Letters

Kieran Walshe and colleagues identified that the next priority for clinical governance was to put it to work in clinical practice ('Scope to improve', 26 October).

We believe the aim of clinical governance - to improve the quality of care for patients - can only be delivered by clinical staff within directorates and services. Clinical staff want to contribute to quality improvements for patients but lack resources. We have set up multidisciplinary teams within directorates to take forward ideas for clinical audit.

The Clinical Improvement Programme (CLIP) is facilitated in 29 directorates by three divisionally based small teams of audit and clinical effectiveness staff.

Multidisciplinary CLIP teams identify areas for quality improvement, agreeing several projects to take forward using rapid-cycle audit methodology.

This delivers well-focused baseline audit, followed by change, and then monitors the effect of change on an indicator of quality improvement - all within six months to one year.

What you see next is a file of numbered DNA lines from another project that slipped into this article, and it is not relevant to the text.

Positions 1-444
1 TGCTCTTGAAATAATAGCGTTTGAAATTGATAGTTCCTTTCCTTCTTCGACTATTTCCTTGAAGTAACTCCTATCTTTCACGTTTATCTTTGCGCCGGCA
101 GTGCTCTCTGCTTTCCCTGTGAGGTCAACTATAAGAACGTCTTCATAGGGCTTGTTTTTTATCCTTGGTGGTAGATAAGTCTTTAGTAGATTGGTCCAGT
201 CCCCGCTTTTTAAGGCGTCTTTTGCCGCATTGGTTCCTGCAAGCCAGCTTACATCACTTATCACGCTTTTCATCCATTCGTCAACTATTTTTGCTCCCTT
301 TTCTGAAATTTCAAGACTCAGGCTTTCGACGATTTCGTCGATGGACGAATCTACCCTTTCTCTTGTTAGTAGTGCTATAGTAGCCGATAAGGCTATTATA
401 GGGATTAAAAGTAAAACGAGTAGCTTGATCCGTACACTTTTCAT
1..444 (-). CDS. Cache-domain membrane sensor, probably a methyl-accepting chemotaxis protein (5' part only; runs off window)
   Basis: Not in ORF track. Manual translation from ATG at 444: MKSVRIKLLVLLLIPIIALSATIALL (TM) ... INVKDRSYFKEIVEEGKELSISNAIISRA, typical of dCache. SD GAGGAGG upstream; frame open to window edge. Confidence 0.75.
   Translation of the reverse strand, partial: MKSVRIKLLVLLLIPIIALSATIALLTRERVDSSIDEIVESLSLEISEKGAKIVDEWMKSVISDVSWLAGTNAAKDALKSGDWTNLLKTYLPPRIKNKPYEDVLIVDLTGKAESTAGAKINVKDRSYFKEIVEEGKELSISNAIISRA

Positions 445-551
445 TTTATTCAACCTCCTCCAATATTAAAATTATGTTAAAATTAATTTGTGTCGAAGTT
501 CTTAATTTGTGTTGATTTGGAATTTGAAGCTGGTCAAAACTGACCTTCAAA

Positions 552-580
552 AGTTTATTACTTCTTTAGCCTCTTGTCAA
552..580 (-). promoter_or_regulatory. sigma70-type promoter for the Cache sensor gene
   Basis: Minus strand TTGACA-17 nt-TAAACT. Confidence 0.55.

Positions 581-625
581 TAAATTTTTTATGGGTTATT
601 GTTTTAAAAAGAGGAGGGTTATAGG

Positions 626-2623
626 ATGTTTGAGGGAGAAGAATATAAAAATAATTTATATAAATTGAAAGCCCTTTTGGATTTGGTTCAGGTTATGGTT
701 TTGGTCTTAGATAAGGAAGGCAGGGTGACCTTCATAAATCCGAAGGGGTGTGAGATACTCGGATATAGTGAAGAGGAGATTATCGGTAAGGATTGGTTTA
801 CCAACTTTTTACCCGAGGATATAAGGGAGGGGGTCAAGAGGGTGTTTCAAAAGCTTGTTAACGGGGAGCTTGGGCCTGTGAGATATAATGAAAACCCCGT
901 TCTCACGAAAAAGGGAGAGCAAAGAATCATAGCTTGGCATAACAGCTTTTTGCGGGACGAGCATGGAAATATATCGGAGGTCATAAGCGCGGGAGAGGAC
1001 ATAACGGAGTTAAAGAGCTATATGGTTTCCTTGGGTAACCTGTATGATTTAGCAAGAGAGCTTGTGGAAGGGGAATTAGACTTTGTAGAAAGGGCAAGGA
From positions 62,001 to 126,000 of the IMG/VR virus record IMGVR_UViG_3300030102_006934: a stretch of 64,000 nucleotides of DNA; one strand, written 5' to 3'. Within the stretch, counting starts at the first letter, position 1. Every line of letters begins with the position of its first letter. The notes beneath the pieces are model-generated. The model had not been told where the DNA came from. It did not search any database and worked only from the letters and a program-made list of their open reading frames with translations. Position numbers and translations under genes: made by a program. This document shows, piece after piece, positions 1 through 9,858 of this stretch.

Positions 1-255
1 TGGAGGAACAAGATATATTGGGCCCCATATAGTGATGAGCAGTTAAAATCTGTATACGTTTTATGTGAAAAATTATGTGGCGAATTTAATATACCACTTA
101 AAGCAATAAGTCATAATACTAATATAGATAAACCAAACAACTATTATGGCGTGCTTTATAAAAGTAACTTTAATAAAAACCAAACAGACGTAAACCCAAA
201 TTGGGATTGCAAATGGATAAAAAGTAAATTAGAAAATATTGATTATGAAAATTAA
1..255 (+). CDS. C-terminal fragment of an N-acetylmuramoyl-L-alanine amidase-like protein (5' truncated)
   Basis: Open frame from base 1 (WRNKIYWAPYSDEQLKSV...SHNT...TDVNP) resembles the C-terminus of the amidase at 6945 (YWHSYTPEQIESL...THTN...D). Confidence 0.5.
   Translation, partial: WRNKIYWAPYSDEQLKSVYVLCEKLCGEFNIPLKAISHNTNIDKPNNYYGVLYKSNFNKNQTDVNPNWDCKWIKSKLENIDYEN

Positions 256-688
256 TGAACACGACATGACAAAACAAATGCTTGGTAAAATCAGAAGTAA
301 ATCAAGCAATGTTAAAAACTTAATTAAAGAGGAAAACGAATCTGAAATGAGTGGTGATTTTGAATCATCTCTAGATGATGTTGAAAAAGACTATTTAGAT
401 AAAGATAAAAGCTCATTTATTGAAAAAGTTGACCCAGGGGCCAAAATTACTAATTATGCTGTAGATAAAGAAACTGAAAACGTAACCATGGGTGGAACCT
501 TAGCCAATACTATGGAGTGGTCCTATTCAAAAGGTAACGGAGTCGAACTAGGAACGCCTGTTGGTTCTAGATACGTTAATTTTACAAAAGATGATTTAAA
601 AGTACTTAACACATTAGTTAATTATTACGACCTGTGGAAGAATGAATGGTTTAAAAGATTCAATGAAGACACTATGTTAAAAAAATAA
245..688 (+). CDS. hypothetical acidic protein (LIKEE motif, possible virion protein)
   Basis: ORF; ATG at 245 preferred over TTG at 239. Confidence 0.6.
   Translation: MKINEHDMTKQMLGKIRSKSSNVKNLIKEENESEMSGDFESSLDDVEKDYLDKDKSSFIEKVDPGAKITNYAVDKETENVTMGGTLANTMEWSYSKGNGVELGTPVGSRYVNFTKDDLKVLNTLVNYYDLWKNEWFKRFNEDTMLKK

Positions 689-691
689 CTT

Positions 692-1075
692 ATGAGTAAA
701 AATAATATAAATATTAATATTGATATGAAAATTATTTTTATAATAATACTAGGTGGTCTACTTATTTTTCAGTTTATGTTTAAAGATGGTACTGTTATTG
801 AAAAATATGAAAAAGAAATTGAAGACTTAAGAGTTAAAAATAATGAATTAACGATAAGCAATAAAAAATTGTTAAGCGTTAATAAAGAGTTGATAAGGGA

Because staff themselves agree what to audit, there is ownership of projects and a will to see them through the audit cycle.

The CLIP teams are now helping the directorate to knit together the other strands of clinical governance: for example, guideline implementation, clinical risk reduction and critical incident reporting This has been achieved while the trust was undergoing major internal reorganisation.

CLIP teams report to the patient service directors and up through the trust's clinical governance committee structures to assure the chief executive that the trust is delivering the clinical governance agenda.

Kieran Walshe's team found little progress in putting in place processes closer to the clinical workface in the West Midlands. Our approach demonstrates improvements in quality of care for our patients.

Alison Bramley Divisional clinical governance manager Royal Infirmary of Edinburgh Lothian University Hospitals trust Edinburgh